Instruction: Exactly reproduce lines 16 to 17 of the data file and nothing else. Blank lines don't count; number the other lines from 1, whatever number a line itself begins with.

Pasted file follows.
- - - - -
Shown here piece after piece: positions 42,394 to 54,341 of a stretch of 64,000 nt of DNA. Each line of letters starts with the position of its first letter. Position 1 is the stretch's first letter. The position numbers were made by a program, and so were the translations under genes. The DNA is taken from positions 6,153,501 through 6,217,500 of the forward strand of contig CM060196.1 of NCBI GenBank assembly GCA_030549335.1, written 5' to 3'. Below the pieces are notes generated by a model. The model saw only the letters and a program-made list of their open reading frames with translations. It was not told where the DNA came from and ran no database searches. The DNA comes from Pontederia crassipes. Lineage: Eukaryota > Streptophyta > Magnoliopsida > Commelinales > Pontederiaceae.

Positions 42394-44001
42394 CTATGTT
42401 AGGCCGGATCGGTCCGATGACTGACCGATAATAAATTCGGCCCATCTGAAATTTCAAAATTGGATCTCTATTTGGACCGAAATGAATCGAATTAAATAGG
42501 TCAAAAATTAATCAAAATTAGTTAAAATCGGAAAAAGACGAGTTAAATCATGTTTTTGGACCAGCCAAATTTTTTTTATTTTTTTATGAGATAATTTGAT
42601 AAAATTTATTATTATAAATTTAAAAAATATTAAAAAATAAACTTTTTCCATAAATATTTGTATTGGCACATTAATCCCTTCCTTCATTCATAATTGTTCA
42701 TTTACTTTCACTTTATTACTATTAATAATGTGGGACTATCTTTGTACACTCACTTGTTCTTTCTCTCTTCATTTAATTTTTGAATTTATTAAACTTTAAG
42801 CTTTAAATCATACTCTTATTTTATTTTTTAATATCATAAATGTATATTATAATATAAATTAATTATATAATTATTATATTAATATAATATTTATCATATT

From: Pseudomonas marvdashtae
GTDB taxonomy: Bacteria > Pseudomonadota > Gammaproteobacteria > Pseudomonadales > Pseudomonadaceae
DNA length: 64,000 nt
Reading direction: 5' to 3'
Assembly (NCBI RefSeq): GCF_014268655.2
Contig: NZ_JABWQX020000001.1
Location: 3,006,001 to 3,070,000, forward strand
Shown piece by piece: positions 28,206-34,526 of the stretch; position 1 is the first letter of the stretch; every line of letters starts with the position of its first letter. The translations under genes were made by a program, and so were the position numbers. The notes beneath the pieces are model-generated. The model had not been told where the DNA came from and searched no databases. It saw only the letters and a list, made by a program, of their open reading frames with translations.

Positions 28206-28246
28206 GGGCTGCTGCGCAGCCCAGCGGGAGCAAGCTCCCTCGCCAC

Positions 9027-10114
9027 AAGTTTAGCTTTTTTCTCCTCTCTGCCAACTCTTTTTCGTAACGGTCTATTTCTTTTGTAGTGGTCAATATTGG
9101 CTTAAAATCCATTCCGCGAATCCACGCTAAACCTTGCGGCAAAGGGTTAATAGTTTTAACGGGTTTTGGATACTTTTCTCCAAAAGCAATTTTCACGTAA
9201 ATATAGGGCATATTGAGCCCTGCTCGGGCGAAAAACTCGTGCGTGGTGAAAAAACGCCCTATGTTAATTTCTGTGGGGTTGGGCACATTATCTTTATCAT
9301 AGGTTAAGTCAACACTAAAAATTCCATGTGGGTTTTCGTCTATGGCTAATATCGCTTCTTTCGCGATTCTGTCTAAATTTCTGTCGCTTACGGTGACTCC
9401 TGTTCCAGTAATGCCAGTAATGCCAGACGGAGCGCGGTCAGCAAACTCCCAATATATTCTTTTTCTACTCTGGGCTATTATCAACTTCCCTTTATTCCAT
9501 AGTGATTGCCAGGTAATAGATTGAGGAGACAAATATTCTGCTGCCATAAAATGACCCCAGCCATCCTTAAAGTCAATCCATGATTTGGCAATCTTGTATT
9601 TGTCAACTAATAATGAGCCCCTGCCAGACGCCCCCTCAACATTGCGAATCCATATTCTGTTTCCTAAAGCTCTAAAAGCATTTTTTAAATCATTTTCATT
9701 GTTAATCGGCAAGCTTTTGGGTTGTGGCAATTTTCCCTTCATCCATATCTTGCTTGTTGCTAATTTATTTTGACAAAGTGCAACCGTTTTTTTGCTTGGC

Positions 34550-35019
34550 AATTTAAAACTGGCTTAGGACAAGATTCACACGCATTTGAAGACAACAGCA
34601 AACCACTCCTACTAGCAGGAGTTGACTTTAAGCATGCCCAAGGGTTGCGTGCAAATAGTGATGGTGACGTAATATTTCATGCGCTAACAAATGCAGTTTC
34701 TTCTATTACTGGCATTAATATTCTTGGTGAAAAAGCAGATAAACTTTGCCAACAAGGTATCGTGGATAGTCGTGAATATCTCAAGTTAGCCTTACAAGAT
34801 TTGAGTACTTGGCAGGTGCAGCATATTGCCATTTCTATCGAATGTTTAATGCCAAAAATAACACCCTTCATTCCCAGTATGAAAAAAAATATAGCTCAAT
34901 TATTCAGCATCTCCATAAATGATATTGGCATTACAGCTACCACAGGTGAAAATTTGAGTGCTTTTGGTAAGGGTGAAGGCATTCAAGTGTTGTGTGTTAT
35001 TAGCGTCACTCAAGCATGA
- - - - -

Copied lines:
Shown piece by piece: positions 28,206-34,526 of the stretch; position 1 is the first letter of the stretch; every line of letters starts with the position of its first letter. The translations under genes were made by a program, and so were the position numbers. The notes beneath the pieces are model-generated. The model had not been told where the DNA came from and searched no databases. It saw only the letters and a list, made by a program, of their open reading frames with translations.

Positions 28206-28246